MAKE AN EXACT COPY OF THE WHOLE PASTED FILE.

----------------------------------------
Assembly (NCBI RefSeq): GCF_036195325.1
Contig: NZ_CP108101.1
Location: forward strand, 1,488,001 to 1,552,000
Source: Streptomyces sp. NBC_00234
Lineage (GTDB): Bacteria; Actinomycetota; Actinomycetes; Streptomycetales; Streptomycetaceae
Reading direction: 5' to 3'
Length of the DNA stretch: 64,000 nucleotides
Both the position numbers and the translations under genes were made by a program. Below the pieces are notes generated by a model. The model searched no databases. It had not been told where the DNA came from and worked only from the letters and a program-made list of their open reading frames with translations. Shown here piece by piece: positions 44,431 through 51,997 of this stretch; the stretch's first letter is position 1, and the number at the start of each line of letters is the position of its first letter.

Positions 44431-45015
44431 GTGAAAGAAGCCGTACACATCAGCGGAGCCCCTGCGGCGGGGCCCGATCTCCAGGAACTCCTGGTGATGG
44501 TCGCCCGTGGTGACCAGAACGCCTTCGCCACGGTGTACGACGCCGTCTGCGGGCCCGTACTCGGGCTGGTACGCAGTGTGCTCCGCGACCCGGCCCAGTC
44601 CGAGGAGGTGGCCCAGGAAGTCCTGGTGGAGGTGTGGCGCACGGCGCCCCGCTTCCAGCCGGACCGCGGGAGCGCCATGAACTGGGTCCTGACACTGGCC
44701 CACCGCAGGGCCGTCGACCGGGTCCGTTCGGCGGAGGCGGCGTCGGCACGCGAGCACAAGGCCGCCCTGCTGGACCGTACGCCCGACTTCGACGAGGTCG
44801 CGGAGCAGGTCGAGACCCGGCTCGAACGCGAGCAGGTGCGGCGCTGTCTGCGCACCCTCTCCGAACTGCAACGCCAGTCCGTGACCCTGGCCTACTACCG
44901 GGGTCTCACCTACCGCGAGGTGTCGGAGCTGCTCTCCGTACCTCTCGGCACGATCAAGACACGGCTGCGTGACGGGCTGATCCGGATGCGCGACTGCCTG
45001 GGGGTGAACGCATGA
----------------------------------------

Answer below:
Assembly (NCBI RefSeq): GCF_036195325.1
Contig: NZ_CP108101.1
Location: forward strand, 1,488,001 to 1,552,000
Source: Streptomyces sp. NBC_00234
Lineage (GTDB): Bacteria; Actinomycetota; Actinomycetes; Streptomycetales; Streptomycetaceae
Reading direction: 5' to 3'
Length of the DNA stretch: 64,000 nucleotides
Both the position numbers and the translations under genes were made by a program. Below the pieces are notes generated by a model. The model searched no databases. It had not been told where the DNA came from and worked only from the letters and a program-made list of their open reading frames with translations. Shown here piece by piece: positions 44,431 through 51,997 of this stretch; the stretch's first letter is position 1, and the number at the start of each line of letters is the position of its first letter.

Positions 44431-45015
44431 GTGAAAGAAGCCGTACACATCAGCGGAGCCCCTGCGGCGGGGCCCGATCTCCAGGAACTCCTGGTGATGG
44501 TCGCCCGTGGTGACCAGAACGCCTTCGCCACGGTGTACGACGCCGTCTGCGGGCCCGTACTCGGGCTGGTACGCAGTGTGCTCCGCGACCCGGCCCAGTC
44601 CGAGGAGGTGGCCCAGGAAGTCCTGGTGGAGGTGTGGCGCACGGCGCCCCGCTTCCAGCCGGACCGCGGGAGCGCCATGAACTGGGTCCTGACACTGGCC
44701 CACCGCAGGGCCGTCGACCGGGTCCGTTCGGCGGAGGCGGCGTCGGCACGCGAGCACAAGGCCGCCCTGCTGGACCGTACGCCCGACTTCGACGAGGTCG
44801 CGGAGCAGGTCGAGACCCGGCTCGAACGCGAGCAGGTGCGGCGCTGTCTGCGCACCCTCTCCGAACTGCAACGCCAGTCCGTGACCCTGGCCTACTACCG
44901 GGGTCTCACCTACCGCGAGGTGTCGGAGCTGCTCTCCGTACCTCTCGGCACGATCAAGACACGGCTGCGTGACGGGCTGATCCGGATGCGCGACTGCCTG
45001 GGGGTGAACGCATGA